Testimony continues in Moore trial
By Jack Stephens
Published in News on September 15, 2005 1:50 PM
The first-degree murder trial of Marcus Dominique Moore was to resume late this morning in Wayne County Superior Court after a one-day delay because of Hurricane Ophelia.
Judge Jay D. Hockenbury recessed court Tuesday afternoon until 11 a.m. today, because he commutes from his home in Wilmington. That coastal city had been brushed by the Category 1 storm.
Moore, a 26-year-old Goldsboro man, was accused of the fatal shooting of Jonathan Deon Yarborough, 31, of Beal Street on April 16, 2004. The victim's body was found at about 1:30 a.m. outside of a home at 511 Denmark St.
After Assistant District Attorney Matt Delbridge offered a two-minute opening statement, he began the state's case Tuesday.
The first witnesses, Shalita Hopson, testified she looked from a window and saw Moore not only fire the shot but also beat Yarborough.
Rhonda W. Branch, who was a 911 dispatcher at the time of the murder, identified a tape of the call about the shooting. Other witnesses included Rosalie Brieske, an emergency medical technician who was dispatched to the scene, and Christopher Crawford, the first police officer to arrive.
The day's final witness, Linda M. Keesler, then a police identifications officer, is expected to return to the stand today and review evidence collected at the scene.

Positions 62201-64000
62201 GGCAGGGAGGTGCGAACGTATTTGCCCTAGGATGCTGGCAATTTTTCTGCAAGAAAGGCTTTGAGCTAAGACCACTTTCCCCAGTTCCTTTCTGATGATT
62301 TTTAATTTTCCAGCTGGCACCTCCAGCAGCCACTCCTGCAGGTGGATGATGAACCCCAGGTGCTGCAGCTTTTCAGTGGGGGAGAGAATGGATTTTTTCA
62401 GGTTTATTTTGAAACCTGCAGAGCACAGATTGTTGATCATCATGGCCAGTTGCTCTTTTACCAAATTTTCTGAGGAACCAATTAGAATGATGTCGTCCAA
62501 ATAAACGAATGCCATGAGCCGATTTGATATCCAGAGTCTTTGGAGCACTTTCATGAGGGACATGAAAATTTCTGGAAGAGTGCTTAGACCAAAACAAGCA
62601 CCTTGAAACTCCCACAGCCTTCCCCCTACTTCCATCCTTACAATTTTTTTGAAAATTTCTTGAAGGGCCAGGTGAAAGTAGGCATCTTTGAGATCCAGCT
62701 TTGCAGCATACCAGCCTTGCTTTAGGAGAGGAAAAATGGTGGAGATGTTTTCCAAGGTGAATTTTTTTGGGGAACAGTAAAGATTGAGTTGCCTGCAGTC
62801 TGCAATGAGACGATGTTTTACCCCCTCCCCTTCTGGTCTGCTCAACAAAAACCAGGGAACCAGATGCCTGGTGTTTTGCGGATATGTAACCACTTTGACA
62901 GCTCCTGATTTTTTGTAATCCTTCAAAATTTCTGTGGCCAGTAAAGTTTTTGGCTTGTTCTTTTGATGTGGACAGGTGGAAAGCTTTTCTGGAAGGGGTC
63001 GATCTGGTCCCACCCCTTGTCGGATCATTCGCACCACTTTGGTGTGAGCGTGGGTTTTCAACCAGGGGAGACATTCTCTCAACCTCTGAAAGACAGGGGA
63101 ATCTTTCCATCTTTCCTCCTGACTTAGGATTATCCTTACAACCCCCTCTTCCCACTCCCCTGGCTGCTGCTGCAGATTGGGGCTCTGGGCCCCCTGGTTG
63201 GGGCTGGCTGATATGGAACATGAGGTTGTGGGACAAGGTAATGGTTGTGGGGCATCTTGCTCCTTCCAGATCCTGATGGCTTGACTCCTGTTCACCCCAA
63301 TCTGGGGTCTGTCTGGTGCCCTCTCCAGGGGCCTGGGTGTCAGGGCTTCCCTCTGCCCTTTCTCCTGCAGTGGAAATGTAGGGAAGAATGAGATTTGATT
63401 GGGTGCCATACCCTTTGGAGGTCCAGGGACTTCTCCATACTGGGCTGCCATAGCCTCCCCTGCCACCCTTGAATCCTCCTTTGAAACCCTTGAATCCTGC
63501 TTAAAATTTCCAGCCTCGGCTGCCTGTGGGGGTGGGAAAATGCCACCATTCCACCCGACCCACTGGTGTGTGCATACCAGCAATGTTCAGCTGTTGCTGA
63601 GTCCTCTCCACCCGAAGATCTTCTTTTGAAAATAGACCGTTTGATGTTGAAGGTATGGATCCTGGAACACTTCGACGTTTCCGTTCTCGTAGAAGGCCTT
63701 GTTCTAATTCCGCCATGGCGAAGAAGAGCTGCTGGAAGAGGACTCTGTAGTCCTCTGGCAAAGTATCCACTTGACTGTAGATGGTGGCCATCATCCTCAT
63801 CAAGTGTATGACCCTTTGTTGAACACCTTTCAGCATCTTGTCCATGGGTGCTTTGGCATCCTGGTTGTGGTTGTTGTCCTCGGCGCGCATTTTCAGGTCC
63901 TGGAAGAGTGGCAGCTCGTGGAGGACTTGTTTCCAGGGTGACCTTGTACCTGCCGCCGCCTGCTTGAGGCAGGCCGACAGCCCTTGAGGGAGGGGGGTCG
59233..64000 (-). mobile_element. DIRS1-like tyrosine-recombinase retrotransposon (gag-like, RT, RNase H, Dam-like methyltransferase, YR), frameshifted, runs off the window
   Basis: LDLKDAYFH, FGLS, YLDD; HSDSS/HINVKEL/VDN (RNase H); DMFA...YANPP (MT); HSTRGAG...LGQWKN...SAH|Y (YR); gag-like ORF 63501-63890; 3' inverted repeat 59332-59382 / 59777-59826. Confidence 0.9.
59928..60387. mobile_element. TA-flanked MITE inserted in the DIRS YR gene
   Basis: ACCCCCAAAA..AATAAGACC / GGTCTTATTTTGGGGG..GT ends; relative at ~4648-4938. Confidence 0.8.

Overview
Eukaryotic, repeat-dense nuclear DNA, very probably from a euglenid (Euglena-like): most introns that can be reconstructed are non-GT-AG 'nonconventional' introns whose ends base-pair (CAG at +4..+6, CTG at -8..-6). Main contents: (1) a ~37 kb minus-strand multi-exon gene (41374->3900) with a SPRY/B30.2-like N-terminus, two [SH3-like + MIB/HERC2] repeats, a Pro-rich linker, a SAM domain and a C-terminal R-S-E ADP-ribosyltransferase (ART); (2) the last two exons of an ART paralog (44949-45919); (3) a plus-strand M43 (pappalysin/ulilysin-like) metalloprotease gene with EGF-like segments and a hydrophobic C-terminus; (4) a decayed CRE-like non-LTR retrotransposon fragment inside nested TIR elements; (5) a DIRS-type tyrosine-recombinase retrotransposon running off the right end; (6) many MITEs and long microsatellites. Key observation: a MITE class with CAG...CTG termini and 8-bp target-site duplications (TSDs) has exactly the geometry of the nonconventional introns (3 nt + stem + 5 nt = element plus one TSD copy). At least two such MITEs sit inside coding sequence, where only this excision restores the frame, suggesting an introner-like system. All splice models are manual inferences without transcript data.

One witness, Kwamisha Kornegay, 25, of Woodrose Drive, was subpoenaed Aug. 23 to testify, but she did not show up Monday or Tuesday. Judge Hockenbury charged her with contempt of court, ordered her arrest and set her secured bond at $25,000, if she is found.
Moore, who had lived in the Denmark Street home, does not face the death penalty. If he is convicted of first-degree murder, he would be sentenced to life in prison. He also might be convicted of a lesser charge or acquitted.
Police said the shooting centered around a drug dispute between the two men.
Defense lawyer Geoff Hulse is expected to claim that the shooting was justified because of self-defense. During jury selection, he admitted that the evidence would show that Moore fired the weapon that killed Yarborough.
A jury of nine women and three men was empaneled to hear the case that is expected to take at least a week.
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